Painter, illustrator and dandy
Born: 1938, in New York.
Died: 5 September, 2009, in New York, aged 70.
RICHARD Merkin was a painter and illustrator whose fascination with the 1920s and 1930s defined his art and shaped his identity as a professional dandy.
As an artist, Merkin travelled back in time to the interwar years, creating brightly coloured, cartoonish portraits and narrative scenes of film stars, jazz musicians, sports heroes and writers. His illustrations appeared in The New Yorker, Vanity Fair and Harper's, but he was at least as well known for his outr fashion sense and eccentric collecting habits.
"My sartorial aspirations lie somewhere between the Duke of Windsor and the Duke of Ellington," Merkin once said. He favoured custom-made double-breasted suits of his own design, bowler hats and homburgs, and boutonnires. He would occasionally stroll the boulevards of Manhattan sporting a cane. In his closet hung inspirational photographic portraits of his idols, the diplomat Anthony J Drexel Biddle and the film star Adolphe Menjou.
"He was the greatest of that breed, the Artist Dandy, since Sargent, Whistler and Dali," the writer Tom Wolfe, a friend, wrote in a reminiscence. "Like Dali, he had one of the few remaining great moustaches in the art world."
Merkin's pet obsessions covered all manner of ephemera and exotica, from Fiestaware ceramics and Big Little Books to baseball players from the Negro and Cuban leagues. He was particularly keen on vintage pornography, an enthusiasm he shared in two books. Velvet Eden (1979), written with Bruce McCall, showcased his collection of early amateur pornography, and Tijuana Bibles (1997), written with the photojournalist Bob Adelman, paid tribute to the sexually explicit comics Americans bought across the Mexican border from the 1930s to the 1950s.
Richard Marshall Merkin was born in Brooklyn and attended public schools. By high school he was already showing signs of creeping dandyism, making his clothing purchases at a store on Fulton Street he called "the Brooks Brothers of the zoot suit".
After graduating from Syracuse University with a bachelor's degree in fine art in 1960, he earned master's degrees in art from Michigan State University in 1961 and the Rhode Island School of Design in 1963. For the next 42 years he taught painting and drawing at RISD, commuting every week after he relocated to New York in 1967.
Merkin showed for many years at the Terry Dintenfass Gallery, where patrons puzzled over titles like The Certainty of Hazard, Flaubert in Egypt and Child of Eisenhower. His buoyant palette and fusion of history and autobiography, an approach influenced by R B Kitaj, made his work both intriguing and perplexing. He enjoyed playing with recondite references, although many of his later paintings were straightforward portraits of notable figures such as Joan Didion and Fran Lebowitz or old-time sportsmen.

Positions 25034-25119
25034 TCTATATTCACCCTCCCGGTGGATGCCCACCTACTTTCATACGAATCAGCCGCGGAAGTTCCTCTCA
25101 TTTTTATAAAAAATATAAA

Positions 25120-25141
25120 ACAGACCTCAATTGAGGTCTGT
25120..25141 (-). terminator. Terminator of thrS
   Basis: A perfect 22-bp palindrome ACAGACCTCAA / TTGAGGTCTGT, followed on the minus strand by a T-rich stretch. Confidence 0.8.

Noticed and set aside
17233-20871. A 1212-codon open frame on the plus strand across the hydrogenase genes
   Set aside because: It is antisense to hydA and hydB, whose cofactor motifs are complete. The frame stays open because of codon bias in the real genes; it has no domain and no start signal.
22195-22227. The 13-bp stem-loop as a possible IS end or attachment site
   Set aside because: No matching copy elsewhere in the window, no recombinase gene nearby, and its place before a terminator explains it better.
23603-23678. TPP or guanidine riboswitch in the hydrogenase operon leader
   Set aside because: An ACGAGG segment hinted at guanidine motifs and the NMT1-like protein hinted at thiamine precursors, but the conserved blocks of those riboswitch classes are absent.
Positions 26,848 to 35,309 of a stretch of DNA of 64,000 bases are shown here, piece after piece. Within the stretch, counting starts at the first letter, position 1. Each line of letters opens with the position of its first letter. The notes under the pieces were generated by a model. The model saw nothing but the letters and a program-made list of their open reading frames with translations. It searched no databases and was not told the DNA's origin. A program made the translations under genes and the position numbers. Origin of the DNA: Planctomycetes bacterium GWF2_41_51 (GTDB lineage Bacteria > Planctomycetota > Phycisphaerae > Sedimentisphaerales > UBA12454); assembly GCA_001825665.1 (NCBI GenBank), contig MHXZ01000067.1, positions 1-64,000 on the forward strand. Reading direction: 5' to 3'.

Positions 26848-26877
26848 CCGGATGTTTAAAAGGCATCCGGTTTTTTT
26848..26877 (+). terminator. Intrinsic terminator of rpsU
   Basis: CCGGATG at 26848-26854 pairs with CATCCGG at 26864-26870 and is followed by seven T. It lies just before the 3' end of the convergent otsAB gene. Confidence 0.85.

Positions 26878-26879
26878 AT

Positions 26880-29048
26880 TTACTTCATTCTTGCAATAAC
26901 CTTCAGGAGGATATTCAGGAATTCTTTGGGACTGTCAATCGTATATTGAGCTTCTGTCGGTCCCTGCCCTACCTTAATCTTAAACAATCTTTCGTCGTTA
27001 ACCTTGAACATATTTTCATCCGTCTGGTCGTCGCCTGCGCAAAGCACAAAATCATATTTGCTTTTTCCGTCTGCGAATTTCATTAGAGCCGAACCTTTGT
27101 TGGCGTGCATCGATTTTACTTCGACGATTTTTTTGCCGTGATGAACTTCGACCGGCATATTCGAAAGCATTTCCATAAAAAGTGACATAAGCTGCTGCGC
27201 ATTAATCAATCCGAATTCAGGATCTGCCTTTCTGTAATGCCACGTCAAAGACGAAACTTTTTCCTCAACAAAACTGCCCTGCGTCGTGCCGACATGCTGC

"What made Merkin so sought after as an illustrator was his eccentric approach to modernist art," Wolfe wrote. "He used Modernism's all-over flat designs – that is, every square inch of the canvas was covered by flat, unmodulated blocks of colour of equal value, creating not three but two dimensions – but his works were full of people, rendered in the same fashion, in comic poses and situations and extravagantly caricatured."
Meanwhile, Merkin's career as a dandy flourished. As his taste evolved from zoot-suit to preppy to retro, he developed a close working relationship with the Manhattan tailor Vincent Nicolosi and shared clothing notes with an inner circle of like-minded Manhattan males that included Wolfe, Eddie Hayes and Bobby Short.
Among other offbeat claims to fame, Merkin appeared on the cover of the Beatles' Sgt. Pepper's Lonely Hearts Club Band, in the top row between Fred Astaire and a Vargas girl. He was not well-known at the time, but on a visit to London he had struck up a friendship with the British pop artist Peter Blake, who was working on the cover art for Sgt. Pepper. The rest is a small footnote to history.
Merkin wrote the Merkin on Style column for the US version of GQ from 1988-91, holding forth on a subject he knew more about than practically anybody else. A key to his philosophy was the dandyish notion of fashion as aggression.
"Dressing, like painting, should have a residual stability, plus punctuation and surprise," he told the fashion publication The Daily News Record in 1986. "Somewhere, like in Krazy Kat, you've got to throw the brick."